For plants to develop properly and survive, programmed cell death is an important response strategy to various internal and external cues. Morphologically, a key difference between programmed cell death of plant cells and apoptosis in animals is the absence of engulfment by neighbouring cells in plants. Recent genetic, molecular and biochemical approaches have begun to reveal interesting candidate regulators in plants that show both similar and new properties compared with their animal counterparts.
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Support by the United States Department of Agriculture on work related to plant cell death in my laboratory is gratefully acknowledged. I would also like to thank the New Jersey Commission on Science and Technology and the University of Hong Kong for partial support.
The author declares no competing financial interests.
- HYPERSENSITIVE RESPONSE
A rapid plant programmed cell death that is orchestrated in and surrounding the initial site of plant pathogen entry that is typically associated with the activation of disease resistance.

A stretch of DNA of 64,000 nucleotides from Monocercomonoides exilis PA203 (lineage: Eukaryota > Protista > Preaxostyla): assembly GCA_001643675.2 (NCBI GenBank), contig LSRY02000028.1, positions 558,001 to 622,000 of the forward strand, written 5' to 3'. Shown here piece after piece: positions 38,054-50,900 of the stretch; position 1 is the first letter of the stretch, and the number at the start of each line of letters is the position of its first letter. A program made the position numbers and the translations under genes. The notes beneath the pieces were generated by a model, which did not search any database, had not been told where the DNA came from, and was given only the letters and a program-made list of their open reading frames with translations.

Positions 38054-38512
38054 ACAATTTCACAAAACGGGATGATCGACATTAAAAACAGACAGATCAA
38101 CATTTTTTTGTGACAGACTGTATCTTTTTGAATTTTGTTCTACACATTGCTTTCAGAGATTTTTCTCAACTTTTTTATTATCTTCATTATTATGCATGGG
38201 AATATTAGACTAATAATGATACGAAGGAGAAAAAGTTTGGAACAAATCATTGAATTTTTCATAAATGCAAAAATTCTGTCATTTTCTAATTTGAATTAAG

- TRACHEARY ELEMENTS
Specialized cells in the xylem of vascular plants that are responsible for the conductance of fluids as well as providing mechanical support.
A tissue that comprises a large collection of specialized cells that are involved in the transport of water and solutes in vascular plants. Mature xylem vessels contain essentially only the cell wall.
The photosynthetic tissue of a leaf that is internal to the epidermis, and contains both palisade and spongy cell types.
Cortical cells that have undergone programmed cell death in the roots of grasses under low-oxygen conditions.
Invagination of the membrane.
Non-flowering plants represented by pine and spruce.
- LESION MIMICS
Also known as 'disease lesion mimics', this describes a class of phenotypes in which spontaneous cell death occurs as discrete 'zones' or 'lesions' that resemble the cell death that is observed during the hypersensitive response.
- SYSTEMIC ACQUIRED RESISTANCE
(SAR). General, long-lasting plant defence that is activated at a distance from the initial site of attempted invasion by an avirulent pathogen of a host plant.